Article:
U.N. Secretary-General Ban Ki-moon says he welcomes Israel's decision to ease its blockade of the Gaza Strip but still wants an international panel to investigate a deadly Israeli raid on a Gaza-bound aid flotilla.
At a Friday briefing, Mr. Ban said he is calling for establishing a panel that would be under the guidance of a third party but would include active participation from Israel and Turkey. He urged Israel to accept a "credible and transparent investigation" that conforms to international standards.
Israel has, instead, set up its own commission to investigate the commando raid that left nine pro-Palestinian activists dead. Eight of the activists were Turkish.
On Thursday, Israel announced it was easing its blockade of Gaza to allow more humanitarian aid into the Hamas-ruled Palestinian territory.
Meanwhile, Israel's ambassador to the U.N. says her country reserves the right to use "all means necessary" to stop ships from violating the Gaza blockade.
Ambassador Gabriela Shalev made the comments in a letter, Friday, to U.N. officials and Lebanon. The letter says Israel is concerned that activists are trying to organize an effort in which they would attempt to sail from Lebanon to Gaza.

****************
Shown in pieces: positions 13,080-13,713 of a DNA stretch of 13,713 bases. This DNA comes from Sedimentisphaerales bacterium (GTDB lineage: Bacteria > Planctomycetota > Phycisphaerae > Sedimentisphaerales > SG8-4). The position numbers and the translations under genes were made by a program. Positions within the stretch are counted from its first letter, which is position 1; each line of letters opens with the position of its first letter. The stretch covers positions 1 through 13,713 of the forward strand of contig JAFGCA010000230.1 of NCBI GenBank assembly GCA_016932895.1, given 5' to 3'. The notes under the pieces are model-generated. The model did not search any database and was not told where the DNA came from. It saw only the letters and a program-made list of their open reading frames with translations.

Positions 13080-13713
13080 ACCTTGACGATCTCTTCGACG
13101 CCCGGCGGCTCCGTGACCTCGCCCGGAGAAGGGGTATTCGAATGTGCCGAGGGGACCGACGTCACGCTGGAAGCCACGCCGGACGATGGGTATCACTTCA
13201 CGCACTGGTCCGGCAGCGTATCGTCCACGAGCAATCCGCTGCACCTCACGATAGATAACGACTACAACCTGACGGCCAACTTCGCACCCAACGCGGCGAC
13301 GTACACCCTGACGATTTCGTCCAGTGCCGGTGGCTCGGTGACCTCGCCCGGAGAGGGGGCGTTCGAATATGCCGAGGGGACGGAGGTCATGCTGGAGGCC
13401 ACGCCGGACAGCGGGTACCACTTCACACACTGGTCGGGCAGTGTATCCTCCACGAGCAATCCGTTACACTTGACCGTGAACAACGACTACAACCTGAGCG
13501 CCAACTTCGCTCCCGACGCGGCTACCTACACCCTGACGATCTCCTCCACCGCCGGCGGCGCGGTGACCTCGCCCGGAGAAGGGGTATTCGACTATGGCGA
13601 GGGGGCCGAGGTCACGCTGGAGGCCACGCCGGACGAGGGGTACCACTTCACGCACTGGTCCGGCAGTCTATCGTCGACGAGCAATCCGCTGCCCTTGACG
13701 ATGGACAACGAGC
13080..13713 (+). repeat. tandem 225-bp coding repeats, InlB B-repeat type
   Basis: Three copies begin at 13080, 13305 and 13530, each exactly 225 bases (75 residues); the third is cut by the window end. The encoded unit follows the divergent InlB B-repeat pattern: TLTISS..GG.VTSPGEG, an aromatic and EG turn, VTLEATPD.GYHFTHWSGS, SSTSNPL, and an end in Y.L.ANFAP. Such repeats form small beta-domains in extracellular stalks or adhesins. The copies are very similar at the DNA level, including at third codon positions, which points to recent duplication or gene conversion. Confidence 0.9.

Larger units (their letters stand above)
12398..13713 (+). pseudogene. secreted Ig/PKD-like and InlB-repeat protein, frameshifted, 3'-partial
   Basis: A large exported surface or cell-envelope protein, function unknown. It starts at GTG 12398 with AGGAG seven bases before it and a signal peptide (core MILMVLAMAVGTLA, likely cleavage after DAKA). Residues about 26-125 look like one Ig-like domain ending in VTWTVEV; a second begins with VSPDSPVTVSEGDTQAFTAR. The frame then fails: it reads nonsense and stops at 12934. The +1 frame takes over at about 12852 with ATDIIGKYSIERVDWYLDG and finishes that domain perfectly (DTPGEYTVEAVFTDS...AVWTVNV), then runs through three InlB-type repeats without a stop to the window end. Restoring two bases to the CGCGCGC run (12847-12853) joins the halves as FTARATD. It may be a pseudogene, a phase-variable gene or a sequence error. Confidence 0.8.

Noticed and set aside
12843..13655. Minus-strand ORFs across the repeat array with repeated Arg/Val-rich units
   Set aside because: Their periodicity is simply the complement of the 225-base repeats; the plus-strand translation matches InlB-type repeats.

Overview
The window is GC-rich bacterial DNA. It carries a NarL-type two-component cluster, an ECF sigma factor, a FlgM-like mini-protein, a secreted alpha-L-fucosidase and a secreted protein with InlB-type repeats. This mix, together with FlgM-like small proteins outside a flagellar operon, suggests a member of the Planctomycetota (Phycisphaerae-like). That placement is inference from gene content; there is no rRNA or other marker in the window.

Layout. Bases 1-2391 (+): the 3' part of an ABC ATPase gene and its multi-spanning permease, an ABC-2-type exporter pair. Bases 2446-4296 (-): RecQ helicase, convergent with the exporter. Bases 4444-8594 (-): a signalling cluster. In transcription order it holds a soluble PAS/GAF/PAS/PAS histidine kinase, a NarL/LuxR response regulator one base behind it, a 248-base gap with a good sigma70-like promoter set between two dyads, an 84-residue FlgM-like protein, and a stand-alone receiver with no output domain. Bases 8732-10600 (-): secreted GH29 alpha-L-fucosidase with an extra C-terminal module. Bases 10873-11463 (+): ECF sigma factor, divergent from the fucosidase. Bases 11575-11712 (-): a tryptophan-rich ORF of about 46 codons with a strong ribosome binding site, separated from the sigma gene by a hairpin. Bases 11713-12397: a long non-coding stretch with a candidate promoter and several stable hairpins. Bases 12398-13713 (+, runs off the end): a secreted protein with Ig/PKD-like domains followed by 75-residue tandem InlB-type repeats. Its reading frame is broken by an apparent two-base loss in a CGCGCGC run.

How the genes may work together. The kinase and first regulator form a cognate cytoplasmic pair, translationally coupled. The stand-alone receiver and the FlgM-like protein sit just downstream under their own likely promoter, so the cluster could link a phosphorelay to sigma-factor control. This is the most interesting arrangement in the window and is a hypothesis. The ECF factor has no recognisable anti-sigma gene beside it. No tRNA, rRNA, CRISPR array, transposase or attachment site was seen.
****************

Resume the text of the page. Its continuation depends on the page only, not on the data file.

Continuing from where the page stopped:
Israel has been facing intense international pressure to end the blockade after its forces last month intercepted the aid flotilla that was trying to deliver goods directly to Gaza.
Palestinian officials say Palestinian President Mahmoud Abbas is urging the United States to pressure Israel to lift the blockade. The officials say Mr. Abbas made the request Friday to U.S. special envoy George Mitchell, who is in the region to broker indirect peace talks between Israel and the Palestinians.
Separately, Secretary of State Hillary Clinton announced Friday the U.S. is contributing $60 million to Palestinian refugees through the U.N. Relief and Works Agency (UNRWA). She announced the funding in Washington, during an event marking World Refugee Day.
Israel imposed the blockade on Gaza in 2007, after the Palestinian militant group Hamas took control of the territory.
Some information for this report was provided by AP and Reuters.